Realigning Children's Services
The Realigning Children’s Services (RCS) programme will work with Community Planning Partnerships (CPPs) to support communities to make better decisions – using high-quality data on local need – to improve the lives of children in their area. This is a Scottish Government-funded programme which started in 2015.
The public service reform agenda in Scotland provides a strong and consistent message regarding the importance of partnership working and service integration. It also emphasises the importance of shifting investment upstream in order to grow preventative and early intervention approaches and to reduce dependence upon costly acute or crisis intervention resources.
These are services delivered by the local authority, health board or other service provider that are wholly or mainly for the benefit of children generally or those with particular needs.
Community Planning Partnerships
Community Planning is a process whereby public services within a local authority are planned and provided, after consultation and (ongoing) co-operation between all public bodies and with community bodies. Community Planning is delivered by local Community Planning Partnerships (CPPs). There are 32 in Scotland, one for each local authority area. The partnerships involve councils working with partners including the NHS, Police Scotland and a wide range of other organisations, such as Jobcentre Plus, Further and Higher Education institutions, Scottish Natural Heritage, third and private sectors.
As of September 2015, there are three CPPs participating in the programme – Clackmannanshire, South Lanarkshire and West Lothian. Other CPPs are speaking with the Scottish Government about participating in 2016.
- Will have access to evidence on patterns of local children’s needs based on a census of children aged 8-16
- Will have access to tools to help them comprehensively map their current children’s services it
- Will have externally-facilitated discussions about their findings with consultants, to support decision-making on where we invest and reduce spending safely for better outcomes for children and their families
- Can use the findings to report on Children and Young Peoples outcomes as part requirements of the Children and Young People (Scotland) Act 2014 regarding children’s services plans and reporting of outcomes
- Will, through a Joint Strategic Commissioning approach, improve collaboration and co-production in shaping children’s services.
Joint Strategic Commissioning is a methodology that helps to make sense of the complexity of strategic planning and budgeting, service design, procurement, internal service planning and performance management, and applying these disciplines in a multi-agency, cross-sector environment.
Before we can begin improving children’s services we need to understand the wellbeing levels of our children and young people. The best way to do this is to let them tell us themselves.
Data will be collected on a number of topics related to wellbeing, including physical activity, diet and nutrition and substance use. The local authority will separately collect administrative data that provides an indication of the level of service it currently provides to children and their families in their area. This will safely be linked to the survey results.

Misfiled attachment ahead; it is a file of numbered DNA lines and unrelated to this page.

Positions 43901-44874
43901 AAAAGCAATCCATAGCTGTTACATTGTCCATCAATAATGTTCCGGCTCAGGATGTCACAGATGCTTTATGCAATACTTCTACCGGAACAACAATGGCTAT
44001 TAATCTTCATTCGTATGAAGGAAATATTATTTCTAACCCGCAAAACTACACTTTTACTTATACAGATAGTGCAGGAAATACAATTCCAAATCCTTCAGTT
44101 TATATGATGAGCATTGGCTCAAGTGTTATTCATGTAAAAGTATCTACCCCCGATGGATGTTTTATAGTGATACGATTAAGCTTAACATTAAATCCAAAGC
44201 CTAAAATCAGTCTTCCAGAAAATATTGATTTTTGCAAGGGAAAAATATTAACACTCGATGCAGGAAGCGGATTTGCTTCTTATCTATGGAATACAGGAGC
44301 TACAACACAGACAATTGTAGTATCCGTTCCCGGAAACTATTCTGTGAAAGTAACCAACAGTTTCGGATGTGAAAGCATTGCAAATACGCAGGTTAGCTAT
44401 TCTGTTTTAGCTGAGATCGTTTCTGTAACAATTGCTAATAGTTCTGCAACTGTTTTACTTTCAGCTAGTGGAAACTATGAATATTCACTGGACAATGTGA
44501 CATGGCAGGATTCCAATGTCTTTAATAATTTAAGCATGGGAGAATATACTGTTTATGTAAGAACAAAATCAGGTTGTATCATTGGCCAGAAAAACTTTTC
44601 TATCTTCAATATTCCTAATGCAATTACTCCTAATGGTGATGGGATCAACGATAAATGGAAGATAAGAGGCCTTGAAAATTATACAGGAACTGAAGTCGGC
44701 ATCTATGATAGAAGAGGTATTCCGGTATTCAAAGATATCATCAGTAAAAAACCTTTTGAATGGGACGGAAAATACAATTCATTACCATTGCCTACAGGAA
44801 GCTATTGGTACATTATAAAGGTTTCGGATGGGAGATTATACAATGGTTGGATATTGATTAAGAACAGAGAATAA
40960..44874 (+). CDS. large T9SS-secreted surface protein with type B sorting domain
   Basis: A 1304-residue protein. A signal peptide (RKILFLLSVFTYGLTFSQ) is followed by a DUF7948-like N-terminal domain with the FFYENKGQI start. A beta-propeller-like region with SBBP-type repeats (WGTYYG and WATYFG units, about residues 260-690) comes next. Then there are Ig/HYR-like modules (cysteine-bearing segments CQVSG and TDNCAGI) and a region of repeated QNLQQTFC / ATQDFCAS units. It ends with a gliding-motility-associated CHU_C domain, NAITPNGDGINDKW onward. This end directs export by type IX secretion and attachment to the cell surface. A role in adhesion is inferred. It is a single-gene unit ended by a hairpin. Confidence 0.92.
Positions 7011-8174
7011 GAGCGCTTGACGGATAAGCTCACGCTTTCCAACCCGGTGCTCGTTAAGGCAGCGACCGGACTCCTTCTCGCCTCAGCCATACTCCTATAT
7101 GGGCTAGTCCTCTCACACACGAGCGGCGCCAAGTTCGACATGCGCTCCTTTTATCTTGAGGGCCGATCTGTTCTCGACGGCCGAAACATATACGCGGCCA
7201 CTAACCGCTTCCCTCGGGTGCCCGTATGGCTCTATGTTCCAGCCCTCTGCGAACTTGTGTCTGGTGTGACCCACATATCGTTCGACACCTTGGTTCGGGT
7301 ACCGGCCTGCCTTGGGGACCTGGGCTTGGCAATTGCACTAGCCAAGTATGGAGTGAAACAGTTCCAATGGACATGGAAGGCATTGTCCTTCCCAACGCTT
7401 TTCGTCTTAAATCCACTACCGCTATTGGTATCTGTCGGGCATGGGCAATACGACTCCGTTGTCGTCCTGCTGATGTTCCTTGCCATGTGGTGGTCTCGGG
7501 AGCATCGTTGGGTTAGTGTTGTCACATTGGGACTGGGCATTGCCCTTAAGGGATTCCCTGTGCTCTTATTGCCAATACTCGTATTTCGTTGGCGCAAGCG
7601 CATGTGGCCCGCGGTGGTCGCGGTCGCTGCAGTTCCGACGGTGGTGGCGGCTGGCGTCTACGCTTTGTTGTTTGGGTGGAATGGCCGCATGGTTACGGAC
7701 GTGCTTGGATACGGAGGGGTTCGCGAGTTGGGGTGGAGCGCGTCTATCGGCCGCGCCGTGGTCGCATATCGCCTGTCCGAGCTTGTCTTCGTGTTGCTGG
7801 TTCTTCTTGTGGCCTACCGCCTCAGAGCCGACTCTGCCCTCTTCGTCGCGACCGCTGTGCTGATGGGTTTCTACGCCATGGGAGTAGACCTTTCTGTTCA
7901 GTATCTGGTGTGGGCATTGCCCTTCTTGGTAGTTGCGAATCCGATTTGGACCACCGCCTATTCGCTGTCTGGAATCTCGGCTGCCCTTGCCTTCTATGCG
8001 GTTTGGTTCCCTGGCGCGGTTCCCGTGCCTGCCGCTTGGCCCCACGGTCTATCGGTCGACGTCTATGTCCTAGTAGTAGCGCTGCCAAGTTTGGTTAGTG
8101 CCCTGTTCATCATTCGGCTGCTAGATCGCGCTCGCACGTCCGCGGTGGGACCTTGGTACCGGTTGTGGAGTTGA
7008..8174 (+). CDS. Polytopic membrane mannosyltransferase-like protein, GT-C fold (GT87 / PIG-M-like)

Three surveys will be conducted to measure children and young people’s wellbeing:
- Parent survey of children aged 0-8 years
- Pupil survey of those in P5-P7
- Pupil survey of those in S1-S4 – using the local authority boost option of the national SALSUS survey
The first wave of the data collection with the SALSUS plus Child Wellbeing Supplement will take place in secondary schools (S1-S4) between September and December 2015. The next wave will be primary schools (P5-P7), which will take place between January and March 2016. The parent survey will take place during April and May 2016.
The survey data will provide the basis of the wellbeing profile reports. The CPPs will use this data in their Joint Strategic Commissioning discussions to make informed decisions on children’s services within the local area.
ScotCen will produce local authority-wide reports on the wellbeing data and how identified needs appear to be met by the CPP. Where appropriate (taking school sizes into account), reports on the wellbeing data can be generated at school or school cluster level. ScotCen will adhere to statistical disclosure control measures on not making available variables/sub groups of less than 10 and other data protection standards and principals to avoid the potential for identification of data subjects. The CPPs will look to publish their Joint Strategic Commissioning plans by the end of 2016. The SALSUS-only data from S2 and S4 pupils will also be published by SALSUS as part of their standard data collection and dissemination.
It is the process of adding together different types of information about individuals from different sources. This information will be kept safe and confidential. Data linkage allows us to look at and compare anonymous information about children in the local area who are accessing support from social work and schools in relation to the survey answers. The graphic below shows how and why we are doing this.
The data-linkage component of the RCS programme will allow CPPs to understand how far their children’s services are identifying and supporting those children and young people who are in need. CPPs will be able to examine information on children accessing social work services and educational additional support for learning services in relation to responses from the survey data.
Data linkage helps us to know how well children’s services are reaching the children who may need help. We are looking for patterns in wellbeing in the community so we can improve the quality and availability of children’ services in local areas.